Russian Orthodox Christians switch “anti-Christian” bitten Apple logos to crosses

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The Russian news portal Interfax reports that some Orthodox Christian believers in Russia—including Orthodox priests—are removing the bitten apple logo from their Apple devices for religious reasons, and replacing it with a cross.

According to their interpretation, the bitten apple is described as a symbol of original sin in the Bible, and is anti-Christian, while the cross symbolizes the victory of Christianity over the death of the Saviour, the redemption of their original sin of Adam and Eve.


xBitLabs’ Anton Shilov suggests that the Russian Orthodox activists’ condemnation of the half-bitten Apple logotype symbolizing the original sin of Adam and Eve, generally anti-Christian, and insulting to their belief, may potentially cause serious problems for sales of Apple’s products in that country even though the logo has been used from 1976 to 2012 with no influential Christian organization accusing Apple of anti-Christian propaganda with the bitten apple silhouette.

Actually, the “forbidden fruit” in the Genesis account was not necessarily an apple, and a variety of other fruits are more likely candidates (see this Wikipedia entry).

Another Wikipedia article notes that while in Western Christian art the forbidden fruit is commonly depicted as the apple (which originated in central Asia), this depiction may have originated as a Latin pun: by eating the “malum” (apple), Eve contracted “mlum” (evil). It could also be attributed to religious artists’ poetic licence, and St. Augustine underlined that the fruits of Eden’s tree were not evil by themselves, because everything God created was good (Gen 1:12). Rather, it was disobedience of Adam and Eve, who had been told by God not to eat of the tree (Gen 2:17), that was obnoxious and caused disorder in the creation whereby humanity inherited sin and guilt from Adam and Eve’s original sin.

The Foods In The Bible reference to apples notes that the apple has overwhelmingly positive associations in the Bible, such as “Apple of the eye” as a figurative expression for something very valuable in scriptural view. It portrayed, for example, God’s care—(Deut 32:10) “He found him in a desert land and in the wasteland, a howling wilderness; He encircled He instructed him, He kept him as the Apple of his eye”—and many similar references obtain.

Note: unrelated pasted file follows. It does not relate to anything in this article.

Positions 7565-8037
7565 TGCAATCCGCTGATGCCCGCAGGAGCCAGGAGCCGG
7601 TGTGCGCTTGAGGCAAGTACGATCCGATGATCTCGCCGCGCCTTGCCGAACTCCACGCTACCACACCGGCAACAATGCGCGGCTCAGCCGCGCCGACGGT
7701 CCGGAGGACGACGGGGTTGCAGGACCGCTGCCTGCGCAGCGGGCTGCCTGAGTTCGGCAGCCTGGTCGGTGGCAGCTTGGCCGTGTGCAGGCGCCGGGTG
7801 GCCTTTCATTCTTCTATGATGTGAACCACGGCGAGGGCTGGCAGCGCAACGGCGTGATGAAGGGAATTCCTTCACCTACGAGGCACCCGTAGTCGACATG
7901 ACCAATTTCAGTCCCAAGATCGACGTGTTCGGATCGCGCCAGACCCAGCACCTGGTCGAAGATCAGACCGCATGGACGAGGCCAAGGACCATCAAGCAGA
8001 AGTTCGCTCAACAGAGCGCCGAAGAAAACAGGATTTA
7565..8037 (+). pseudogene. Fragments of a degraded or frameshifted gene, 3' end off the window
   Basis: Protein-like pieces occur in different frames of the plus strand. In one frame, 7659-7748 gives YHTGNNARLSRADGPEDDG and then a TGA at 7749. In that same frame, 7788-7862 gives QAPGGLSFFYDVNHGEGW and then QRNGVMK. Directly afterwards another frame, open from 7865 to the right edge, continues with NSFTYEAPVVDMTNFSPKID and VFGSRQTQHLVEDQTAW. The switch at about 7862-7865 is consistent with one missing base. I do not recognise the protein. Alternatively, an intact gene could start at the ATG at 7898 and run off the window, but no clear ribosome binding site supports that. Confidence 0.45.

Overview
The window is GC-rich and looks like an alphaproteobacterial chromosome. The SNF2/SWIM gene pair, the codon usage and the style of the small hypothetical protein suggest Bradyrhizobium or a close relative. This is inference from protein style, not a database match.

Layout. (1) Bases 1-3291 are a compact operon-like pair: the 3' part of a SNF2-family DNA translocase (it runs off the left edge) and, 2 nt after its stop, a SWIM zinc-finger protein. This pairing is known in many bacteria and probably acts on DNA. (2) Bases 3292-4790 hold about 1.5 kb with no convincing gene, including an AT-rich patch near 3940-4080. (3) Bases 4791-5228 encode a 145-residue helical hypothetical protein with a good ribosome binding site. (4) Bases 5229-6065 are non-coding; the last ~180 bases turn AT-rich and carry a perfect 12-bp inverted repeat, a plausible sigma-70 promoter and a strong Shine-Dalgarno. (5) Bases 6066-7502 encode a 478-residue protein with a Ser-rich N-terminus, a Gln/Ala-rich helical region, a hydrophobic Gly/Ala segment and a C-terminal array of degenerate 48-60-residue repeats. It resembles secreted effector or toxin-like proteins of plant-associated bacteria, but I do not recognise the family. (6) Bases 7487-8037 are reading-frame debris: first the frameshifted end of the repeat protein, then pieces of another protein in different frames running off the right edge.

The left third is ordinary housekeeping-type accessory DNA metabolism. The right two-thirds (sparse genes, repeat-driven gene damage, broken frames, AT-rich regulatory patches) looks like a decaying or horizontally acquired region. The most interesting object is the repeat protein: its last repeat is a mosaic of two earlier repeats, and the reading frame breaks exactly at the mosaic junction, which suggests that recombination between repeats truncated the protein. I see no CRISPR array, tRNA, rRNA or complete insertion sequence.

Interfax points out that the logo on the first Apple computer was inspired by the tale of physicist Sir Isaac Newton sitting under a tree from which an apple fell on his head, inspiring his theorizing about gravity. It was originally suggested by Ron Wayne, who was Steve Jobs’ and Steve Wozniak’s business partner in the very early days of Apple Computer, according Rob Janoff, the designer of the original multi-colored Apple logo, in a CreativeBits interview.

The “rainbow” Apple logo was used from 1976 until 1998, when it was replaced by a white monochrome version that was used from 1998 to 2003, when it was in turn replaced by a glass-themed variant.

Asked if there was any intended reference to the Biblical event when Eve bit into the forbidden fruit, Janoff says that had nothing to do with it. You can read his account of what it did have to do with at

The Apple logo story is also related by Softpedia contributor Filip Truta.

On the other hand, CreativeBits’ Ivan cites in the preamble of his Rob Janoff interview a comment by former Apple software executive (1981 to 1990) Jean Louis Gassée that “One of the deep mysteries to me is our logo, the symbol of lust and knowledge, bitten into, all crossed with the colors of the rainbow in the wrong order. You couldn’t dream of a more appropriate logo: lust, knowledge, hope, and anarchy.” That spin on it would certainly play into the Russian Orthodox protesters’ worst suspicions.

XBitLabs’ Shilov notes that it is unknown whether the radical Orthodox consider the logotype as insulting, but it looks like they do. With Russia’s parliament currently considering laws designed “… to defend citizens’ religious feelings and national and spiritual values from blasphemy and insult,” which is considered highly-likely to pass as the initiative presumably has Prime Minister Vladimir Putin’s blessing, a worst-case scenario could see sales of Apple products halted in Russia.

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  • ViewRoyal

    If they replace the Apple logo with a cross on the back of the iPhone, then the iPhone’s “Jesus Phone” nickname would be literal. 😉